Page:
Thus, it is necessary to develop a pretreatment for making full use of this biomass. Pretreatment can break down the crystal structure of lignocellulose for easier dissolution in chemicals. Also, lignin-enriched products dissolved from lignocellulose could be used for suitable conversion.

Alkali pretreatment is considered to be a promising chemical treatment method because of its low operation cost and reduction of holocellulose degradation (Zhang et al. 2011). Alkali pretreatment mainly effects the degradation of ester bonds and cleavage of glycosidic linkages when the pretreatment is performed above 100 °C (Srinorakutaral et al. 2013). These effects lead to an increase in the solubility and dissolution of lignin, which causes swelling of the cellulose structure and partial decrystallization of cellulose. However, the drawback of traditional alkali pretreatment is that when collecting lignin from lignocellulosic biomass, polysaccharides, especially hemicellulose and cellulose, are dissolved at high-temperature pretreatment conditions (> 100 °C) (Agbor et al. 2011). The addition of anthraquinone (AQ) can oxidize the carbohydrate end groups and mitigate hemicellulose loss via peeling reactions because the carbohydrate acid end groups are more stable in an alkali media. Therefore, AQ is widely used in traditional pulping processes to increase the retention of hemicellulose, which can increase pulp yields and improve the tensile strength (Heitner et al. 2010). However, very few studies on alkali-AQ pretreatment have been done. Karp et al. (2015) studied the alkali-AQ pretreatment of switchgrass with high pretreatment temperatures (> 100 °C). It was found that the optimal pretreatment conditions were 154 mg NaOH/g dry switchgrass, 130 °C, and 30 min. Li et al. (2012) researched different alkali-based pretreatments of corn stover, including NaOH-AQ, and found that an NaOH-sulfite pretreatment at 140 °C led to a high lignin removal and carbohydrate recovery with better enzymatic digestibility. However, a study focused on the alkali-AQ pretreatment of wheat straw at low temperatures was unfamiliar to the authors.

Theoretically, alkali pretreatment of wheat straw with AQ at low temperatures could avoid the traditional alkali pretreatment disadvantages. First, alkali pretreatment is generally more effective on agricultural residues and herbaceous crops. The rate of delignification during soda pulping of wheat straw can reach approximately 60% at 100 °C (Epelde et al. 1998). Second, a low temperature of approximately 90 °C and the addition of AQ could protect cellulose from degradation. Finally, because lignin removal is markedly increased as the temperature increases above 100 °C to 130 °C (Karp et al. 2015), the low temperature could dissolve lignin into the black liquor (BL) at a steady rate.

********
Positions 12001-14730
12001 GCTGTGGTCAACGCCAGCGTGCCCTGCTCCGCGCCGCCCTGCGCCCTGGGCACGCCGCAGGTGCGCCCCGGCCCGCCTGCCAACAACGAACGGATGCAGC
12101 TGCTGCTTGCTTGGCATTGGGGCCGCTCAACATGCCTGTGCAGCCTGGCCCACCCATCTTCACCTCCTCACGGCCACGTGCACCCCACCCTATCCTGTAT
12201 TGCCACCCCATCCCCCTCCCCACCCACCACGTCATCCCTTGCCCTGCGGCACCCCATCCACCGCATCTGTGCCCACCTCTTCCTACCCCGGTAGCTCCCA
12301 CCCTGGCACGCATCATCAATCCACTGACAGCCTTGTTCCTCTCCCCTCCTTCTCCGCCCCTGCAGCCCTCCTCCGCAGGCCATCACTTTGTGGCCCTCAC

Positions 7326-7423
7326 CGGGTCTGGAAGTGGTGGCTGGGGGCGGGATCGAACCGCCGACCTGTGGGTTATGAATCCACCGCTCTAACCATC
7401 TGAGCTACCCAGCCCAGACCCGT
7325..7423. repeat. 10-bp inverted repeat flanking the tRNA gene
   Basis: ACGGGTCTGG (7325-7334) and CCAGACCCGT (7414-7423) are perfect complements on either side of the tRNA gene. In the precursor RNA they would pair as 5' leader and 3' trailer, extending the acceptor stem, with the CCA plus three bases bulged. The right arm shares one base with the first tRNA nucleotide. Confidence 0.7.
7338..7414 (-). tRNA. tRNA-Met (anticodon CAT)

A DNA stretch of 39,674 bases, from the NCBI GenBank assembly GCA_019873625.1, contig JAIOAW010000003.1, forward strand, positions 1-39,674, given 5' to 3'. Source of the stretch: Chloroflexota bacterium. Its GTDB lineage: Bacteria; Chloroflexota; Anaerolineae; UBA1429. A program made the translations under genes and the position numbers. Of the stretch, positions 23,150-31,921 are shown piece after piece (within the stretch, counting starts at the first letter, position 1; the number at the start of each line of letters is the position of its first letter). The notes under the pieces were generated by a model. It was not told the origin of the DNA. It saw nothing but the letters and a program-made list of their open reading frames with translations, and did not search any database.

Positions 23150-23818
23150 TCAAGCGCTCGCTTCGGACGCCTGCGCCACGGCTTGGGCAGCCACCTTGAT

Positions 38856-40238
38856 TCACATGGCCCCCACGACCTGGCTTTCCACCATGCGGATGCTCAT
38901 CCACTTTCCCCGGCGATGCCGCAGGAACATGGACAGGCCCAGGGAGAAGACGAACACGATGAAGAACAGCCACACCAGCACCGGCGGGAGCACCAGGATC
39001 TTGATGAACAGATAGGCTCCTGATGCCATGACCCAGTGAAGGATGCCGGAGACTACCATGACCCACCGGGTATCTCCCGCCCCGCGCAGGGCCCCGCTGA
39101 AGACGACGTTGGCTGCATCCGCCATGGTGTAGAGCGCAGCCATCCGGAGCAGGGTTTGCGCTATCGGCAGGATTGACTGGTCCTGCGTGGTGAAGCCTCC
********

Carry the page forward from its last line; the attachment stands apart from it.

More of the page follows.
To investigate the low temperature alkali-AQ pretreatment of wheat straw, the effect of different alkali loadings and pretreatment times on the dissolution of lignin and carbohydrates was studied. This paper presents a comprehensive study of the alkali pretreatment of wheat straw with NaOH loadings of 60 to 220 mg NaOH/g dry straw, 1:5 solid-to-liquor ratio, and a 0.5% AQ loading at 90 °C for 1, 2, and 3 h. The compositions of the pretreated straw and fraction of the BL were determined to analyze the dissolution process of wheat straw.



Wheat straw was harvested from Jining, Shandong province of China in the summer of 2014. It was cut to 3- to 5-cm lengths and air-dried for 2 d or more.

Alkali Pretreatment

The soda-AQ pretreatment of the dry wheat straw pieces (100 g) was conducted in a 1-L glass beaker, which was heated in a water bath at 90 °C with a 30-min heat ramp. The NaOH loadings were varied from 60 to 220 mg NaOH/g dry straw, and the AQ loading was held constant at 0.5% (w/w) by dry wheat straw with a 1:5 solid-to-liquor ratio. To ensure full contact with the NaOH solution, the wheat straw was mixed well before it was poured into the glass beaker and the beaker was shaken every half hour. At the end of each pretreatment, the beakers were removed from the water bath and rapidly cooled in cold tap water. The BL was separated by squeezing the soaked straw, and then the residue was thoroughly washed with 90 °C distilled water until the wash water was clean.

Scanning Electron Microscopy (SEM)

Imaging with scanning electron microscopy (VEGA3-SBH, TESCAN) was performed. Samples were air-dried prior to imaging and mounted on aluminum stubs using conductive carbon tape. The stubs were then sputter-coated with approximately 10 nm of gold-sputter coater (SBC-12,KYKY Technology Co., Ltd, Beijing, China). The imaging was performed with a beam accelerating voltage of 10 kV.

Crystallinity Measurements

To examine and compare the crystalline structure of both the untreated and alkaline-treated samples, X-ray diffraction (XRD) was performed on an Empyrean diffractometer (PANalytical B.V, Almelo, Holland) with CuKα radiation that had a wavelength (λ) (Kα 1) of 0.15406 nm generated at 40 kV and 40 mA. The samples were dried in a vacuum oven with P2O5 at 35 °C for 48 h. The scans were obtained from 2θ values of 10° to 90° at a scanning speed of 1° per min. The crystallinity (CI) of the cellulose samples was calculated according to the peak deconvolution method with the ratio between the area of the crystalline contribution and total area, as described by Goikhman et al. (1992) and shown below as Eq. 1,